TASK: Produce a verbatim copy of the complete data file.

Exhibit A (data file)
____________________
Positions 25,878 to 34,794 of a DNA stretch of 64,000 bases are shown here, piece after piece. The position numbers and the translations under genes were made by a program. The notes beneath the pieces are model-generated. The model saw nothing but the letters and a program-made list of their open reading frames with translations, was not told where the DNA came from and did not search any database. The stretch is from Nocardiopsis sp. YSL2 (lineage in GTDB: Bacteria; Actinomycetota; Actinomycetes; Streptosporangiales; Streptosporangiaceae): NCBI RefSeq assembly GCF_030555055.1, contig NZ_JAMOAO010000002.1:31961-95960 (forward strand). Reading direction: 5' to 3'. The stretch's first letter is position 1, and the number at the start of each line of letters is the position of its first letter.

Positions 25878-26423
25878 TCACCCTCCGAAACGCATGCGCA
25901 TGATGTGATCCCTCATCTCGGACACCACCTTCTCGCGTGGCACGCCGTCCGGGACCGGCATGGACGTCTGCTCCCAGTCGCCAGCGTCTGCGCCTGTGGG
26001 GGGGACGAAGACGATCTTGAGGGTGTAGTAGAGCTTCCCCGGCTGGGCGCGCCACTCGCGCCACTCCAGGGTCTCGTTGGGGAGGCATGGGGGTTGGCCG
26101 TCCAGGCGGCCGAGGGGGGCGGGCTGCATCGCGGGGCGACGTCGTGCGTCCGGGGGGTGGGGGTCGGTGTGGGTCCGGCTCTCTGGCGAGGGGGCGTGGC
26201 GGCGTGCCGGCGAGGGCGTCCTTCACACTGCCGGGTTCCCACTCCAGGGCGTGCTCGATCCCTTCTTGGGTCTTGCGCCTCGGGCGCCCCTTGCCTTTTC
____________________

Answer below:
Positions 25,878 to 34,794 of a DNA stretch of 64,000 bases are shown here, piece after piece. The position numbers and the translations under genes were made by a program. The notes beneath the pieces are model-generated. The model saw nothing but the letters and a program-made list of their open reading frames with translations, was not told where the DNA came from and did not search any database. The stretch is from Nocardiopsis sp. YSL2 (lineage in GTDB: Bacteria; Actinomycetota; Actinomycetes; Streptosporangiales; Streptosporangiaceae): NCBI RefSeq assembly GCF_030555055.1, contig NZ_JAMOAO010000002.1:31961-95960 (forward strand). Reading direction: 5' to 3'. The stretch's first letter is position 1, and the number at the start of each line of letters is the position of its first letter.

Positions 25878-26423
25878 TCACCCTCCGAAACGCATGCGCA
25901 TGATGTGATCCCTCATCTCGGACACCACCTTCTCGCGTGGCACGCCGTCCGGGACCGGCATGGACGTCTGCTCCCAGTCGCCAGCGTCTGCGCCTGTGGG
26001 GGGGACGAAGACGATCTTGAGGGTGTAGTAGAGCTTCCCCGGCTGGGCGCGCCACTCGCGCCACTCCAGGGTCTCGTTGGGGAGGCATGGGGGTTGGCCG
26101 TCCAGGCGGCCGAGGGGGGCGGGCTGCATCGCGGGGCGACGTCGTGCGTCCGGGGGGTGGGGGTCGGTGTGGGTCCGGCTCTCTGGCGAGGGGGCGTGGC
26201 GGCGTGCCGGCGAGGGCGTCCTTCACACTGCCGGGTTCCCACTCCAGGGCGTGCTCGATCCCTTCTTGGGTCTTGCGCCTCGGGCGCCCCTTGCCTTTTC